Funder Contribution: 241,275 GBP
    Partners: AquaGen, DFO, NINA, MSS, UCC, AgriFood and Biosciences Institute, UHI, Institute of Marine Research (IMR)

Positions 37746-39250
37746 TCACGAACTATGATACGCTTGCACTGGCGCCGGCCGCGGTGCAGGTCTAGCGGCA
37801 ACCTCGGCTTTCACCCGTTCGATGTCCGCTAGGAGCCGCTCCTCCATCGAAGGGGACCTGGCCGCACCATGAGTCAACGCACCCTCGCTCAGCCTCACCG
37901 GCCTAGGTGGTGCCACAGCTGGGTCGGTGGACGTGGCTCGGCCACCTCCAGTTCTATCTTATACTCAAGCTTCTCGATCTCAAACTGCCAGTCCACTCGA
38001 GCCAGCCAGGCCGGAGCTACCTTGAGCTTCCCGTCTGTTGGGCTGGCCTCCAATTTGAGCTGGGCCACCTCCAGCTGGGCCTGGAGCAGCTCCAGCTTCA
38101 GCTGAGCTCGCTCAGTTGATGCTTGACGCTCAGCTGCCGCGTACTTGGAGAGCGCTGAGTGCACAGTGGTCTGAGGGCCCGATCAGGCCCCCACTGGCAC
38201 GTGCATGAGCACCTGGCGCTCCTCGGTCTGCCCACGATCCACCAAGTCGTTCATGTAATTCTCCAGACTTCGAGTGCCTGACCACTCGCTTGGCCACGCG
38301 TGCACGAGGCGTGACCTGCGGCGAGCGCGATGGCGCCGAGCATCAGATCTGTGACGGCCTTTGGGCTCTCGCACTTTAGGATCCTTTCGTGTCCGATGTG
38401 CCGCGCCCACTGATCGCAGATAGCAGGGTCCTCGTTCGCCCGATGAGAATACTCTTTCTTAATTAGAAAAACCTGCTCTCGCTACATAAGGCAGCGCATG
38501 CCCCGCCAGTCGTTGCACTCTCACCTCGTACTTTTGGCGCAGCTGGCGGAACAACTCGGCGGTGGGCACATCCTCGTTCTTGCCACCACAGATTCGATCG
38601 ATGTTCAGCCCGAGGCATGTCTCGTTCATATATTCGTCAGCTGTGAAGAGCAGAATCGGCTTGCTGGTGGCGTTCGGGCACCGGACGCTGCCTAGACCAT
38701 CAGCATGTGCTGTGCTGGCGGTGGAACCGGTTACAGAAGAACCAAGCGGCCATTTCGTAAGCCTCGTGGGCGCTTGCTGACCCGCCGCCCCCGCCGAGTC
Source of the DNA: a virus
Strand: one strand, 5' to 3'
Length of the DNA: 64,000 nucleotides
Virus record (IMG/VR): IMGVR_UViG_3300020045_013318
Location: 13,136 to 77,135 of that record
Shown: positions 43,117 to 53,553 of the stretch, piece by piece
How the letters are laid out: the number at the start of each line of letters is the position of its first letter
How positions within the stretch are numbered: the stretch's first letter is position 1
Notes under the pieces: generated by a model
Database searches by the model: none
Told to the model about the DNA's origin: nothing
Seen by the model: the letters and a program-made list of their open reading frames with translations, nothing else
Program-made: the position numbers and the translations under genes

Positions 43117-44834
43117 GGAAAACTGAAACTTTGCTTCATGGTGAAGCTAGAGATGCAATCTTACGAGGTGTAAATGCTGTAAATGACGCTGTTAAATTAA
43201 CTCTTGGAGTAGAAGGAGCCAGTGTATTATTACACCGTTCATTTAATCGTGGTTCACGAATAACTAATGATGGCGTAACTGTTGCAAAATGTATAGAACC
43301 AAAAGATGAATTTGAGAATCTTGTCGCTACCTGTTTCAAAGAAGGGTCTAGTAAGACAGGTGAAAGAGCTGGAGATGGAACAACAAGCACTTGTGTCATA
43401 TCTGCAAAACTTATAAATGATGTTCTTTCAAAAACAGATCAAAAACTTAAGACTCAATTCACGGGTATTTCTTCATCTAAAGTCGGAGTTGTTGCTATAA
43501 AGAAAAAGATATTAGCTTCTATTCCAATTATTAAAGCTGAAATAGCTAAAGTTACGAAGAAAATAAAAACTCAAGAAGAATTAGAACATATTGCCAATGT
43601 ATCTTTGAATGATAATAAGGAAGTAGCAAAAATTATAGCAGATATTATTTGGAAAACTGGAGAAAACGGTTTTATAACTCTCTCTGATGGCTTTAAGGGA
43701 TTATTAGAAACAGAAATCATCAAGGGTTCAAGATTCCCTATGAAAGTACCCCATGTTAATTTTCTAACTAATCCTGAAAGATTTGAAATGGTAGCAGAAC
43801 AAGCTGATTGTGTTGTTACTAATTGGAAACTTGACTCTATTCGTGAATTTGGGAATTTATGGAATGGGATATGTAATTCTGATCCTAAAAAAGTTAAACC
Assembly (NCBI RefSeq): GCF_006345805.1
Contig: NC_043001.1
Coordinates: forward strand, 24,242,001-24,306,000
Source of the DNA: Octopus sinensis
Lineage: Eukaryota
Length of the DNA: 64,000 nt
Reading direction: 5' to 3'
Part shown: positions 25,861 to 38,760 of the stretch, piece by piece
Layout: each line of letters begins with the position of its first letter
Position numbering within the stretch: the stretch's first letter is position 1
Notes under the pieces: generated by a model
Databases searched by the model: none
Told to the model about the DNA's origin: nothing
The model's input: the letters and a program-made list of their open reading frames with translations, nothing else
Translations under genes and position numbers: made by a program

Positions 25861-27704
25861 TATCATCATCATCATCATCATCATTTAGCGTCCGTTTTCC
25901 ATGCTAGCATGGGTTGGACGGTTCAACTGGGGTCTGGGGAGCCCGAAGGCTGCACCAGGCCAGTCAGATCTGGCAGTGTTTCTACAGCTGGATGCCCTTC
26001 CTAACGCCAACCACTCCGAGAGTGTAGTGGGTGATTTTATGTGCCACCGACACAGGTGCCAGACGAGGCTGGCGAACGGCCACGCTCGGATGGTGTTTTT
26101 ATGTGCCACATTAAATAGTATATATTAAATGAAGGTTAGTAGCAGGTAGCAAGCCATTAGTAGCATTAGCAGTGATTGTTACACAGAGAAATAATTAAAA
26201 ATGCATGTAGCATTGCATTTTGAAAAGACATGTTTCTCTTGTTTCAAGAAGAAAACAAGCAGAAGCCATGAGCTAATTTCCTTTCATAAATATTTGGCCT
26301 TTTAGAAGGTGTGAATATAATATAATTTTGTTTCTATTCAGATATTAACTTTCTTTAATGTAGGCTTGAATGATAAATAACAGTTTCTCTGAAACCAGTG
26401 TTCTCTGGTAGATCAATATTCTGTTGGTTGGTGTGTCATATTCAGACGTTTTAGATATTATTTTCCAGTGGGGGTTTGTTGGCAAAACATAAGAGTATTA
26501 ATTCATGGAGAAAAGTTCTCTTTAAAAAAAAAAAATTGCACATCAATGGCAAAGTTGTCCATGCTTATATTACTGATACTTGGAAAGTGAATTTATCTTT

Controversy surrounds the actual impacts of Atlantic salmon farming on wild salmonid stocks, fed by the lack of direct evidence for or against many potential impacts, with uncertainty an increasing impediment to sustainable industry development and effective management of wild stocks. This applies to the potential impact of the introgression of farm genomes into locally adapted wild populations from breeding of farm escapes. Escapes do occur and are recognized as inevitable, but are a very small fraction of farm stocks and vary in numbers both locally and temporally. The majority of escapees are expected to die without breeding but some do remain in or ascend rivers and spawn. However, a detailed understanding of actual levels of interbreeding and introgression in most rivers is lacking which, along with an understanding of the adaptive differentiation of farm and wild salmon, is required to establish the actual impact of this potential interaction on the productivity and viability of wild populations. Detection and quantification of interbreeding and introgression requires diagnostic markers for farm and wild genomes. Genetic differentiation of farm and wild genomes can evolve through founder effects, selective breeding and domestication selection and is observed in respect of a variety of molecular markers. However, existing molecular markers are not fully diagnostic and regionally constrained in their usefulness. Unfortunately, marker panels screened for useful variation have been small and arbitrary such that they are unlikely to include the most informative loci and to be context specific, limiting their power and transferability. To properly address the issue of introgression molecular markers are required that are highly diagnostic across all farm and wild populations. These markers will be in genomic regions involved in domestication and controlling the expression of selected economic traits. What is known of the genomic architecture of domestication and most economic traits indicates their control is polygenic, making the targeting of specific gene regions in the search for markers difficult. In contrast, recent advances in genomics make possible genome scanning and genome-wide association studies (GWAS) which can provide a high resolution assessment of molecular differentiation between different individuals or populations across the genome. Different GWAS strategies can be employed but two are deemed optimal in the current context. Firstly, a GWAS will be carried out using a new Atlantic salmon SNP (single nucleotide polymorphism) containing 930k nuclear SNPs, recently developed in collaboration with the salmon farming industry. This will be carried out on a broad base of representative farm and wild stocks. Secondly, GWAS will be carried out to identify temporally stable epigenetic DNA-methylation base changes induced by rearing fish in culture by comparing groups of single source wild fish reared in the wild and in culture. The study will deliver the first general understanding of domestication related molecular genetic differentiation between farmed and wild salmon and identify the best markers for identifying farm salmon in the wild and assessing genetic introgression of farm genes into wild populations. The work will deliver a more robust and generally applicable tool for determining the actual levels of escapes and introgression in wild salmon populations. Following field calibration and independent validation, the diagnostic methodology defined in the study is expected to provide the basis for generating the evidence needed to clarify the debate on levels of escapes and introgression and the long term impacts of introgression on population viability. This will help to define more clearly the path forward for the sustainable development of the salmon farming industry in the UK and elsewhere in the North Atlantic region and help to inform management priorities for wild Atlantic salmon stocks.